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  CSPAN    Washington Journal    News/Business. Journalists and  
   policy-makers take viewer questions; newspaper articles.  

    January 30, 2010
    7:00 - 10:00am EST  

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about the president's state of the union speech. and at 9:15, a discussion on mexico's druck drug traffickers. . no carrierringconnect c1
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>> from watching the exchange yesterday and seeing what the president had to say and how republicans responded, we want to get your sense of what you learned about policy, decision making, the relationship between the president and the republicans on capitol hill. to give you a flavor of the exchanges yesterday, many of the dove with health care, is somewhat the president had to say. >> if you were to listen to the debate and frankly you get to this bill, you would think that this thing was some bolshevik plot. [applause]
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that is that you guys presented. i was thinking to myself, how was it that it planned -- how is it that a plan that is pre centrist -- that is pretty centrist -- i am just saying and i know you guys disagree, if you look at the facts of this bill, most independent observers would say that this is what many republicans -- is similar to what many republicans proposed to bill clinton when he was doing his debate on health care. all i am saying is we have to close the gap a little bit between the rhetoric and reality. >> we will show more of the exchange between the president and the republicans yesterday. the papers were playing up this event.
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obama goes to the gop house for a wide open exchange. joining as knows what the reporters that covered the exchange. can you pay what happened yesterday on television and compare that to help residents in the past when they appear before the gop and the setting? how was this different? guest: as your viewers to call it and what we learned is that the democratic president and the republican house members have irreconcilable differences. they can spend 90 minutes together in a hotel ballroom without ripping each other's throats out but the political words were firm and the differences of political views are just irreconcilable. that is what we learn. it was an unusual political appearance. it is not the first of a democratic president has appeared before a republican
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group. back in the bush days, president bush in 2007 appear before a house democrats. it was the first time that the q&a session of such an appearance -- the press was allowed to cover it and it was on live television. that made it very, very unusual. president obama was introduced by republican leader john been received a standing ovation and then he went to a joke. he borrowed a phrase from the godfather," you know what they say, keep your friends close but visit the house every so often." he said there were occasions when republicans have been on the same side of an issue but emitted clear that he knows that the big issues like health care and gop opposition were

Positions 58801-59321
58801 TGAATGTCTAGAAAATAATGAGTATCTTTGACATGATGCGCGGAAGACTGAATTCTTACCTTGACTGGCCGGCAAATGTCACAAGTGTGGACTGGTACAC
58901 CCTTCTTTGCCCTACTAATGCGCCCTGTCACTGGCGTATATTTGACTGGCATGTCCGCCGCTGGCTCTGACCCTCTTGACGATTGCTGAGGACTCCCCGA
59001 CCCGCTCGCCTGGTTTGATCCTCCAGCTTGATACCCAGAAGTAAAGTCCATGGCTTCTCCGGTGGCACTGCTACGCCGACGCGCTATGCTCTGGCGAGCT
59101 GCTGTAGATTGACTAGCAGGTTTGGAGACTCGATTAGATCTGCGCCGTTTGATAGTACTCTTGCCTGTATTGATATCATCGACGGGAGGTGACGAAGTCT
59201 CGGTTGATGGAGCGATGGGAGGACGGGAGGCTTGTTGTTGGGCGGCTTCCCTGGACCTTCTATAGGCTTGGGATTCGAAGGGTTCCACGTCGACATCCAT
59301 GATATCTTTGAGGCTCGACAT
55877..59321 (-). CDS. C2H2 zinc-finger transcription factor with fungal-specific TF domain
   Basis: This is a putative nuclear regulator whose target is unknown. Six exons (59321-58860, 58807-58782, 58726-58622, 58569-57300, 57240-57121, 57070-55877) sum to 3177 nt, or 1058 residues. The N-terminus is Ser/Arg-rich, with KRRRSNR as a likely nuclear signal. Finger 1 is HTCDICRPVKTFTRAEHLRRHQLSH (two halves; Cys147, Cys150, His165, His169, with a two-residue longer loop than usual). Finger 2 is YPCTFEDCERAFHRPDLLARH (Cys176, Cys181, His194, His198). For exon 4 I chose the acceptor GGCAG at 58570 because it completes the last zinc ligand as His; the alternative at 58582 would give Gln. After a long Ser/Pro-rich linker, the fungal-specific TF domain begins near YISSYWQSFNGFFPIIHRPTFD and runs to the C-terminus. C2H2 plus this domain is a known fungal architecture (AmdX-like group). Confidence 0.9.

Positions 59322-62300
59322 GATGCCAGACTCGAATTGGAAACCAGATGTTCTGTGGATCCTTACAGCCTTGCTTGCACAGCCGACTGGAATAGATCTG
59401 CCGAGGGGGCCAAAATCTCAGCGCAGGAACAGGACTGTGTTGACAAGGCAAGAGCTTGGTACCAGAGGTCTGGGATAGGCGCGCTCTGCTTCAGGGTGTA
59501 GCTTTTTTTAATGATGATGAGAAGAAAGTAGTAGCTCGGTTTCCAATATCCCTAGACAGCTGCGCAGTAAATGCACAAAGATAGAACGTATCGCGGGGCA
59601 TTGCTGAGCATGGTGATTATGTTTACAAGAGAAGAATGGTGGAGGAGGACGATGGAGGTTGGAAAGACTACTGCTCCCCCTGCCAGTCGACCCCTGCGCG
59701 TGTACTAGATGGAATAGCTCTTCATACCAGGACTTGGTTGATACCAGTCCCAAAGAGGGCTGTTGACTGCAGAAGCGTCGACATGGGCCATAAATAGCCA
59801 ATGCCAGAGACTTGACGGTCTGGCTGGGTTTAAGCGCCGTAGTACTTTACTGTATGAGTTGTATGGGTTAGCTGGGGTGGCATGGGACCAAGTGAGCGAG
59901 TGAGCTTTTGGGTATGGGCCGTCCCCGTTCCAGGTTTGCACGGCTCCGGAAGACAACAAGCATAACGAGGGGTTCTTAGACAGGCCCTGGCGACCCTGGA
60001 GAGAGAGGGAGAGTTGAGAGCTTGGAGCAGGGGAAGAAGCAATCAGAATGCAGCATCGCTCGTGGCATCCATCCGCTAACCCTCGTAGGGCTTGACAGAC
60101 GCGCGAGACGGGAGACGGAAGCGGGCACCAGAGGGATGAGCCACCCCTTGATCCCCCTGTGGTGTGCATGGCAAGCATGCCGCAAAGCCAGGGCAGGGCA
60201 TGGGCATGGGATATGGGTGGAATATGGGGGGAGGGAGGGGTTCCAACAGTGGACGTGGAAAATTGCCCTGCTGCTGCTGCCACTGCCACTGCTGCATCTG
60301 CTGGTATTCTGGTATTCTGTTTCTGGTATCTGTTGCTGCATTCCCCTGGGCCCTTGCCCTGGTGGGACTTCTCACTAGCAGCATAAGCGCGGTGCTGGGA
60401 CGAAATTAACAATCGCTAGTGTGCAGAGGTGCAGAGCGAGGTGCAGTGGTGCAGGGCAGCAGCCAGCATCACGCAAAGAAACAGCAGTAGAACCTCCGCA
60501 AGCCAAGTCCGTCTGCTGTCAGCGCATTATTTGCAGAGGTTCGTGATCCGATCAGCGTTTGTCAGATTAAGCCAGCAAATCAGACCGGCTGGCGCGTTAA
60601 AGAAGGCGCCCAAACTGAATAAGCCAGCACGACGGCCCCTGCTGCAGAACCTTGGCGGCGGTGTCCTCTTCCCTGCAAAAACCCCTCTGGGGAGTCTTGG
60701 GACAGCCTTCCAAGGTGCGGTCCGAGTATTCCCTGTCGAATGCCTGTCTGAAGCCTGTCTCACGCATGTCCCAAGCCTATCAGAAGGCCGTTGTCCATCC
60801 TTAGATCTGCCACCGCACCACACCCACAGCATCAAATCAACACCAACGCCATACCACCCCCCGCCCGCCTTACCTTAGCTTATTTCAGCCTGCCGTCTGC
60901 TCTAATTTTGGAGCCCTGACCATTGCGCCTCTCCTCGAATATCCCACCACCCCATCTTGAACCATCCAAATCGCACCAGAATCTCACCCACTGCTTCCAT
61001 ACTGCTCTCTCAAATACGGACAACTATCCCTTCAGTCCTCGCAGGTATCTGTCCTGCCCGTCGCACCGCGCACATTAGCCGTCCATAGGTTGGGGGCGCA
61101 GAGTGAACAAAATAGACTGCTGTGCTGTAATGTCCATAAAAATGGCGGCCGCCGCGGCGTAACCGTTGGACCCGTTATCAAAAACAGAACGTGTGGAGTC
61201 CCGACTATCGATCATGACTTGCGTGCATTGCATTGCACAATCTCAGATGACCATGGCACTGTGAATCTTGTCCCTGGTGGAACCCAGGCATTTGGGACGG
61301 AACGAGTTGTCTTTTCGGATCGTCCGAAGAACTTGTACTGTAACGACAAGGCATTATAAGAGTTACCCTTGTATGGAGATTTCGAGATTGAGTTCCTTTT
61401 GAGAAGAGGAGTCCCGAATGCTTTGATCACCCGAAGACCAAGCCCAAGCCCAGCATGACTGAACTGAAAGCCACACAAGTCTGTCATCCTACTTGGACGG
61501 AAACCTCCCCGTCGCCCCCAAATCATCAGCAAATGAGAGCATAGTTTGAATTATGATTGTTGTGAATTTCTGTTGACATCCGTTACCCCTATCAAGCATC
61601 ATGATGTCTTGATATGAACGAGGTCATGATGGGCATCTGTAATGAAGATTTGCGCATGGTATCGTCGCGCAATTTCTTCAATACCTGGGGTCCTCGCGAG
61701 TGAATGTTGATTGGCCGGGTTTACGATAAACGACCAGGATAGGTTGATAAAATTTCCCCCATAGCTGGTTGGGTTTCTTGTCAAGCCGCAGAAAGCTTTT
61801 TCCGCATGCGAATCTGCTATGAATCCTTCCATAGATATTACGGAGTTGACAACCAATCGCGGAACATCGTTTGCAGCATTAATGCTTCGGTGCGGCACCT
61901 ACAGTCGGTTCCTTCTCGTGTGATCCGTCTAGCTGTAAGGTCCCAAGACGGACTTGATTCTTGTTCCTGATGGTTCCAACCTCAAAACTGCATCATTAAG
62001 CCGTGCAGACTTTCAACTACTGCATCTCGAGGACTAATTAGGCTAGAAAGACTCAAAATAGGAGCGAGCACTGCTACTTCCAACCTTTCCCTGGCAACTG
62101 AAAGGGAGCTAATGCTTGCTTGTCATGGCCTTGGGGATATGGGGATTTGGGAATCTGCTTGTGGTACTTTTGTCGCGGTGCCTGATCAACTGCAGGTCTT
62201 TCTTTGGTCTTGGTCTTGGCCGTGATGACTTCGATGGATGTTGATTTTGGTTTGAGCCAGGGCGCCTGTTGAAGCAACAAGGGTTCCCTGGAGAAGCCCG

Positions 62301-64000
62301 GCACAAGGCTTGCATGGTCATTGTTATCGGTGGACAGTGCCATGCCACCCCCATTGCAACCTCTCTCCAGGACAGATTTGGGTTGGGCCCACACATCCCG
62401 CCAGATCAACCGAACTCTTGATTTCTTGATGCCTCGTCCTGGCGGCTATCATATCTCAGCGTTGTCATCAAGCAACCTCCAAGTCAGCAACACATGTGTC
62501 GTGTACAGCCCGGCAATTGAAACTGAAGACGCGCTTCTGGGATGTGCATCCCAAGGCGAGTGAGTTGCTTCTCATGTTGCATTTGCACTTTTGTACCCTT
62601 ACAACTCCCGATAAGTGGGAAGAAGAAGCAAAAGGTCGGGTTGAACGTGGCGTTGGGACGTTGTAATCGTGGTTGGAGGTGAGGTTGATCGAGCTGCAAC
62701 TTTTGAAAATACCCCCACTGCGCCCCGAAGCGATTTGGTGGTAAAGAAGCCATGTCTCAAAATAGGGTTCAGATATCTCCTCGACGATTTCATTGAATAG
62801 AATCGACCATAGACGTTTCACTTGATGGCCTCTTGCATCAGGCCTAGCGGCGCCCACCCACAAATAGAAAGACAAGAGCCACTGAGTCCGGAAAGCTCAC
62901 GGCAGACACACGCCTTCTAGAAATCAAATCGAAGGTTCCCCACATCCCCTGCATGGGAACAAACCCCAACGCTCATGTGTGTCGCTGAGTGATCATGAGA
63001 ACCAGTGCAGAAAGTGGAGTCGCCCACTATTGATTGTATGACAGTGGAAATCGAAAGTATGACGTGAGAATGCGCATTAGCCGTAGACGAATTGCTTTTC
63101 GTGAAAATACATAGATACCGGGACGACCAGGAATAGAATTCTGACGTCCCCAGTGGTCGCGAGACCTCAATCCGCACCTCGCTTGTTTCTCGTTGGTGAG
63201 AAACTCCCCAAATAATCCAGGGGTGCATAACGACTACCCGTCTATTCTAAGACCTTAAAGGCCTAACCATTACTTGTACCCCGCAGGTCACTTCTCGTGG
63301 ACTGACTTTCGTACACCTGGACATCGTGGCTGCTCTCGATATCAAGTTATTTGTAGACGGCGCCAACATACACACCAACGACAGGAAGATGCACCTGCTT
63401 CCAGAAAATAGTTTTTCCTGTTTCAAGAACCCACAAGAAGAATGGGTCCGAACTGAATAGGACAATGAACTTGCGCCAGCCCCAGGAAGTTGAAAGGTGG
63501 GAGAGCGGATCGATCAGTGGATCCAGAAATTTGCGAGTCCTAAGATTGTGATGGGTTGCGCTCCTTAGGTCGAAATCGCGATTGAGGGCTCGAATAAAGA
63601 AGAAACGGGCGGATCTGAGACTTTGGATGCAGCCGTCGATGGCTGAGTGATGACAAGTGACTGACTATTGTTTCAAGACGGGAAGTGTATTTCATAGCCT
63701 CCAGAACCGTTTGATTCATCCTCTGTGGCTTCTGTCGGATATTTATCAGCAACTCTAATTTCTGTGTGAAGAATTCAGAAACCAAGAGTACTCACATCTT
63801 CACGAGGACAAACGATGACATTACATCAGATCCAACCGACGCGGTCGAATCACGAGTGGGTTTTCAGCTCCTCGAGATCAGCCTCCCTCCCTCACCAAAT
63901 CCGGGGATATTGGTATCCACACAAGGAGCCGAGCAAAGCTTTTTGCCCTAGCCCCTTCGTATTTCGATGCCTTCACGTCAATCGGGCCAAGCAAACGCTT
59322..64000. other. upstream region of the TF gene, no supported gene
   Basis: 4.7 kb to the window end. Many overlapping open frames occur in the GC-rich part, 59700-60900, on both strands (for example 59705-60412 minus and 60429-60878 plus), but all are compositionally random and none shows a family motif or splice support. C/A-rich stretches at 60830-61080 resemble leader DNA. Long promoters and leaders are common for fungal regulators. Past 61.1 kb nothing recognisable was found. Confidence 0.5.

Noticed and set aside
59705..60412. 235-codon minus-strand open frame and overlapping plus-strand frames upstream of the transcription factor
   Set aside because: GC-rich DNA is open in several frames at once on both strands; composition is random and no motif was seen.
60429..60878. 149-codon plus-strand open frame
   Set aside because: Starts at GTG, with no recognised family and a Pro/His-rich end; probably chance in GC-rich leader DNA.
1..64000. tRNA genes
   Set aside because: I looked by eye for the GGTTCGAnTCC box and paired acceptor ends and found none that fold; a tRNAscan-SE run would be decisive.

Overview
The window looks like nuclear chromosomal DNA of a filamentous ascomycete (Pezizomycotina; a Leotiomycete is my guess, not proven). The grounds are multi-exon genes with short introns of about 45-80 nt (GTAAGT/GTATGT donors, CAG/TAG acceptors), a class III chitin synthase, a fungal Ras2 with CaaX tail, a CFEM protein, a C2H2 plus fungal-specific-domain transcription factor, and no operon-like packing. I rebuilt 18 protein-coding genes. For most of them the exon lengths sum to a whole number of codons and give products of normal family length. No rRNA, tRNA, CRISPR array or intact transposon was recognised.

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disappointing. the recovery act last winter -- a city did not understand and still didn't understand why there was opposition and republican caucus for $300 billion in tax cuts. he told the republicans that he is not an ideologue and he is open to ideas from the gop but he said they have to be credible ideas. he was critical of republicans to their opposition to. reform tbill. he ended his remarks talking about a total of civility instead of slash and burn. he said that would be helpful. he toured on the news media and said sometimes it was our fault that we respond when we hear
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slash and burn politics. the city did not get all lot of -- he said he did not get a lot of credit if he talked about paul ryan. host: is there a sense of how as far as the mechanics of how this exchange: television? the papers reported that the white has initiated this offer. can you fill in the blanks? >> it was congressman john baker, the house republican leader, will invited president barack obama to appear before the gop. -- john boehner. white house officials said it was them. this the president obama will appear. he wants press coverage and
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unlike previous appearances of this kind, where the press is as to remove itself from the room, with a q&a begins, the white house said leave him in there. they portrayed that the q&a session be open. it was in it was on live cable moves yesterday afternoon. host: was it an easy decision by the gop to let it be open tex? guest: i suspect they were trying to spare the president of the bears the because he was going -- he gets a very blunt questions. apparently he wanted to be seen pushing back at republicans, standing on his son, by showing that he wouldn't be bullied. he suggested to them that perhaps they need to make some concessions in order to help to
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get some of his agenda done. i am not sure he was able to obtain any converts. he gave as good as he got, put it that way. host: we could only see the president's exchanges. since you were in that room, anything in that room that was worth noting as far as things that we didn't see? guest: house members with their body language made clear that the did not agree with much of what the president was saying on political issues. he certainly received a polite reception. there were no outbursts. there were no boos. republican leaders did not want anything to occur that would have put their cards and the bad luck or make people feel bad for